01 January 2013

Dealing with rejection

Happy New Year!

Loyal Electric Spec readers and writers know January 15, 2013 will be our deadline for submissions for the next issue (February 28, 2013), so get those stories in!

I've been trying to come up with a more upbeat post than 'dealing with rejection', but what can I say? It's been on my mind. Here are some thoughts about rejection:

  • As writers, dealing with rejection is part of our job. Let me say that again: if you aren't submitting your work and getting responses you aren't doing your job. Getting rejected is literally your job. Obviously, the ideal is to write and publish and then repeat--but I don't know any writer whose career goes like that!
  • Learn from rejection. Often rejection is accompanied by constructive criticism. If so, seriously consider it. Notice I'm not saying change your work every time you get a rejection. Sometimes work just isn't right for a particular market.
  • Grouse with your writer friends about rejection; this is a bonding activity. :) If you don't have any writer friends: get some! Making friends with other writers is one of the great joys of being a writer. Many public libraries sponsor writers groups and there are tons of them on the web. See for example, www.writers.com/groups.html.
  • Remind yourself why you write. Everyone has different reasons to write. You need to have reasons beyond getting published. Do you have a story inside that you just can't ignore? Do you enjoy the creative outlet? Do you lose yourself in imaginary worlds? Have you made friends with your fictional characters? Why do you write?
  • Consider the road not taken. Now, more than ever, there are a lot of outlets for creative work. Maybe your muse would be better served via a truly interactive story? Or a prose/music/interpretive dance project? Maybe you should pod-cast your story? Self-publish? What about trying crowd-sourcing? The only limit is your imagination.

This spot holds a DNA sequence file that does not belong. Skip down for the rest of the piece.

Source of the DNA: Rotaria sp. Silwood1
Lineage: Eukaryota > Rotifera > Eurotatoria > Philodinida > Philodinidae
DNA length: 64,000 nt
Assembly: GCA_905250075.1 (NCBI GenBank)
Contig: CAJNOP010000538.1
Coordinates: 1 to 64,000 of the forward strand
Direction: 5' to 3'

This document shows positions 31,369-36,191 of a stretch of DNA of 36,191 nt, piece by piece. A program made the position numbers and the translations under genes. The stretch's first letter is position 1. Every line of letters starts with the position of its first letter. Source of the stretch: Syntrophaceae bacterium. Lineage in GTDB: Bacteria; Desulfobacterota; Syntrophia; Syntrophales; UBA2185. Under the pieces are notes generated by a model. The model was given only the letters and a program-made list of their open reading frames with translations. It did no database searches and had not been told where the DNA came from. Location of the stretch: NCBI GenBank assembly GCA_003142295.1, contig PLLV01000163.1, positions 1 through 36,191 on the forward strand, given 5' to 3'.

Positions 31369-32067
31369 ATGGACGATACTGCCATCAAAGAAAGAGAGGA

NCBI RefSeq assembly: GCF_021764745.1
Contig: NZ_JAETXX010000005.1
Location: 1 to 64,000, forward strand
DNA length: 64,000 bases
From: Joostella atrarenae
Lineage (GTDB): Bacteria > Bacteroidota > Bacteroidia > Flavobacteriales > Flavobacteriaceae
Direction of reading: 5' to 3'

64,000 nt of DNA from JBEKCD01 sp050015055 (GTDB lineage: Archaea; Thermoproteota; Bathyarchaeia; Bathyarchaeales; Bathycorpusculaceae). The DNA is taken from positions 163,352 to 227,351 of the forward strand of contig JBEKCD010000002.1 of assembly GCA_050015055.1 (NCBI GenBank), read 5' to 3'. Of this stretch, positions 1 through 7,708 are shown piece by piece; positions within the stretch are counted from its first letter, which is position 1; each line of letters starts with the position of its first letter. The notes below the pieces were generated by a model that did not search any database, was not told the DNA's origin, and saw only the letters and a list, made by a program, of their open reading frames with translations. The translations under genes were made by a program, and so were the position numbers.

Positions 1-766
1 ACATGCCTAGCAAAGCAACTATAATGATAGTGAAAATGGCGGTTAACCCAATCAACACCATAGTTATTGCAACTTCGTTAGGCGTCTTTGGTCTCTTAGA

• Keep trying! The most important thing to realize about rejection is it doesn't mean your project is over. Who knows, the next submission may lead to success! I hope so.
  • What do you think is the best way to deal with rejection?

7 comments:

Rebecca Taylor said...

So true. Rejection blows, but it's not personal. Learning to take it in stride is critical...otherwise you might get discouraged and give up. Going to Tweet this!

Happy New Year.

Simon Kewin said...

My approach is pretty much: Grumble. Sigh. Try again.

Devin said...

Ha nice, Simon. The "try again" part is the key there.

It helps me to be super confident and enthusiastic about a submission when I send it, and when it gets rejected I think, "Eh, it wasn't that great anyway." I'll polish it if I need to, then send it out super confident again.

RenataH said...

I've never thought about a reason for writing when I do it. Interesting. It's only when I don't write that I wonder about not doing it.

lesleylsmith said...

Good discussion, gang.
Thanks!
-Lesley

Jeff Samson said...

I deal with rejection by reminding myself that editors are people. They have their tastes and aversions, fits of passion and proclivities, strengths and faults, good days and bad. They might bring to my story set at the end of the world an irresistible love of all things apocalyptic. They might read my ode to romance with the same pair of eyes that two days earlier caught their spouse schtouping the babysitter. The only thing that makes them gatekeepers is their proximity to the gate.

Brian Hurrel said...

I almost never agree with anything Jeff Samson says, nor do I care for his overwrought prose or hackneyed cliches, or the way he leaves the toilet seat up all the time and eats crackers in bed, but in this case he's dead on.

Over the course of a year I had a story rejected multiple times with:
1. No comment
2. A substantial rewrite request
3. A handful of lukewarm comments

And then, without change, it was acccepted by an editor who "Loved it!".

Like Jeff said, editors are human, and all a rejection means is that ONE editor didn't like it.
On the flip side, an acceptance could mean that only ONE editor liked it.